The business was meant to be his new venture after paying his dues in several notable local Italian eateries, including Terroni and Sette Mezzo, followed by a few years as a commercial realtor before returning to his passion for cooking. Despite numerous years working in countless restaurants, he is very frank about the people who had the most significant impact on him. "I was born in a kitchen with an army of Italian women feeding us constantly. My grandparents had huge tomato gardens and preserved food like salumi, wine, sauce, etc., year-round. I've also worked in dozens of restaurants, but It's my Nonni and my mom that deserves the credit for the food I make now," says Schillaci.
With a lease penned in February of 2020, menu concept solidified, and staffing plans to see the operation through to its planned March 1, 2020 opening, the abrupt break would come swiftly and last longer than anyone was prepared for.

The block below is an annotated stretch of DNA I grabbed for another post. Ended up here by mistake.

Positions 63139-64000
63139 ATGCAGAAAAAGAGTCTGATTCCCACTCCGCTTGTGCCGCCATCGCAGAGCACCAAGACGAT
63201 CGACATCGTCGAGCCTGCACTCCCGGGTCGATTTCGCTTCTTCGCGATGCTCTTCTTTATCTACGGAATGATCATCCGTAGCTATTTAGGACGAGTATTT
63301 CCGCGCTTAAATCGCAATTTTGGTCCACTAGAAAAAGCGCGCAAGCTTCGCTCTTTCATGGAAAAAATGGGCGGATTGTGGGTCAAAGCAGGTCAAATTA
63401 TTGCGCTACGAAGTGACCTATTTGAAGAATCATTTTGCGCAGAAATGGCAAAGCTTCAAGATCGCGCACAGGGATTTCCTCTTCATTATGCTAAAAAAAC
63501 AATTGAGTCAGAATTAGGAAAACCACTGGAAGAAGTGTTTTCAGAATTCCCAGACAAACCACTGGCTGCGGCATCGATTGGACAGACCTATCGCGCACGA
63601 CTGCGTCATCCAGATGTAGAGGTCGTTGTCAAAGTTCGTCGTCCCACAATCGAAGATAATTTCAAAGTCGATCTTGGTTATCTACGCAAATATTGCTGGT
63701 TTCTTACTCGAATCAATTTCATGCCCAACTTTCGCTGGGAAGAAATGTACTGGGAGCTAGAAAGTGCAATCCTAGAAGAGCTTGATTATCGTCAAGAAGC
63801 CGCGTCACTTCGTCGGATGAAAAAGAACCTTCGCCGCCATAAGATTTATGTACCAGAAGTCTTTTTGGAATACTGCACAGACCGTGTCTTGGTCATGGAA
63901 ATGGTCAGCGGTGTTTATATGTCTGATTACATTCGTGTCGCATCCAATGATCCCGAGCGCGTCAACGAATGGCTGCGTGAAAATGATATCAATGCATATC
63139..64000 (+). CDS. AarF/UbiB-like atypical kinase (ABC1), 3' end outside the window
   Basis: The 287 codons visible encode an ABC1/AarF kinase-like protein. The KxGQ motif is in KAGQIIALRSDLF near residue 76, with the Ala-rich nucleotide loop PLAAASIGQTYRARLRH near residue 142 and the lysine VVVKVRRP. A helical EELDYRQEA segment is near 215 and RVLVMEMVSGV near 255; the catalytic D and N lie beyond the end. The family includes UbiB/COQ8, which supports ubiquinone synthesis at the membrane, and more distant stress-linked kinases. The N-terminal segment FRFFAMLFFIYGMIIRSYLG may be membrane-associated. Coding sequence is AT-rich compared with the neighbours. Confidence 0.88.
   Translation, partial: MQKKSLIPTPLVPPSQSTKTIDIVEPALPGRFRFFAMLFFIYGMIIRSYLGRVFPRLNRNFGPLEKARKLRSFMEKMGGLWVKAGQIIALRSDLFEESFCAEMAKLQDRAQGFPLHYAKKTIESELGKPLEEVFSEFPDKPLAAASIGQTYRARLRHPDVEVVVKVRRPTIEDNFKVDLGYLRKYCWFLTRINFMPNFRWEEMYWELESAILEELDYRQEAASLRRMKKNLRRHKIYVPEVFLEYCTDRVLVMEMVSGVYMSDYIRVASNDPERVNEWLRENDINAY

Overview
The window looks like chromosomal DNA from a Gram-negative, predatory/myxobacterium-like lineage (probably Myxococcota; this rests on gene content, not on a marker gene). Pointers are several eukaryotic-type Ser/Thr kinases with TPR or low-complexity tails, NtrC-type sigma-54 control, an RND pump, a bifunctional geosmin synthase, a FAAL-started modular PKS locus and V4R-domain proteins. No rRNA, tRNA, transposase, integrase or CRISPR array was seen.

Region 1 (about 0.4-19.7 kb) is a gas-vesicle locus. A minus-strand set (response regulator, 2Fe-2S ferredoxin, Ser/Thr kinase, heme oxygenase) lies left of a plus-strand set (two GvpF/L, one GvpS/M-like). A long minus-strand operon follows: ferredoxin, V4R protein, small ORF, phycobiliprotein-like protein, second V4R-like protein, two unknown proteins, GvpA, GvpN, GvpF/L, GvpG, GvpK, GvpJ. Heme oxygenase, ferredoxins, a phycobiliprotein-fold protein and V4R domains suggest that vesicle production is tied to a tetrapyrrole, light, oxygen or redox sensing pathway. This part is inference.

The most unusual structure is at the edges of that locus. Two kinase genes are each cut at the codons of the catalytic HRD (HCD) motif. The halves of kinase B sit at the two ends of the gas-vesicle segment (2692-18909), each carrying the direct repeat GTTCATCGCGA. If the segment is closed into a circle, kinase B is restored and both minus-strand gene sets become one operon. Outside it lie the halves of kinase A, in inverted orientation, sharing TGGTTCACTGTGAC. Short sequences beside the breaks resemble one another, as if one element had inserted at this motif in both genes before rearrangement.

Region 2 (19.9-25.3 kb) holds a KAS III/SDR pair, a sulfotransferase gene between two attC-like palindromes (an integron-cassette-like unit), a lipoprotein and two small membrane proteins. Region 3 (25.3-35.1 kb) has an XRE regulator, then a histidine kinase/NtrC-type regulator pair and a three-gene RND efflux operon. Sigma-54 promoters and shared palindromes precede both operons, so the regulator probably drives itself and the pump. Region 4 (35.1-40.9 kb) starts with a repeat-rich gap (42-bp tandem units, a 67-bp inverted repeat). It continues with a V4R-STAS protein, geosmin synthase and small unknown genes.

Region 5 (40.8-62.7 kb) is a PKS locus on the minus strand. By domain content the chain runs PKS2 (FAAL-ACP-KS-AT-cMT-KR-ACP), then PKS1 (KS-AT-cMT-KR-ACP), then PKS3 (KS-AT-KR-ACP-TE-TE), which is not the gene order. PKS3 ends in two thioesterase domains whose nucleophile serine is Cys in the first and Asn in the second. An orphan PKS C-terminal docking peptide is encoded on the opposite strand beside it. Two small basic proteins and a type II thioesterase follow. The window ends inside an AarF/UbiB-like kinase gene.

"I was really disappointed with how the federal government handled the situation and the lack of any real support for small businesses. It's hard to even talk about. There was no wage relief, very little rent relief and so many obstacles to jump through as a new business to prove you even qualify for any support. How do you show revenue loss when you are only in year one and starting from zero?" laments Schillaci.
These sentiments are echoed by many in the food and beverage industry, who have had to battle rising ingredient costs and increased wage demands consistently. "I felt like throwing these tables into the middle of the street to make a point. What do I need these tables for? We open, we close, we open, we close. I was getting motion sickness from trying to keep up," says Schillaci. It is clear that what he's been through has worn down the tread on his wheels, but what is even more evident is that his passion continues to foster the strength needed to push through oncoming obstacles and bring only the best to his customer base -- both old and new.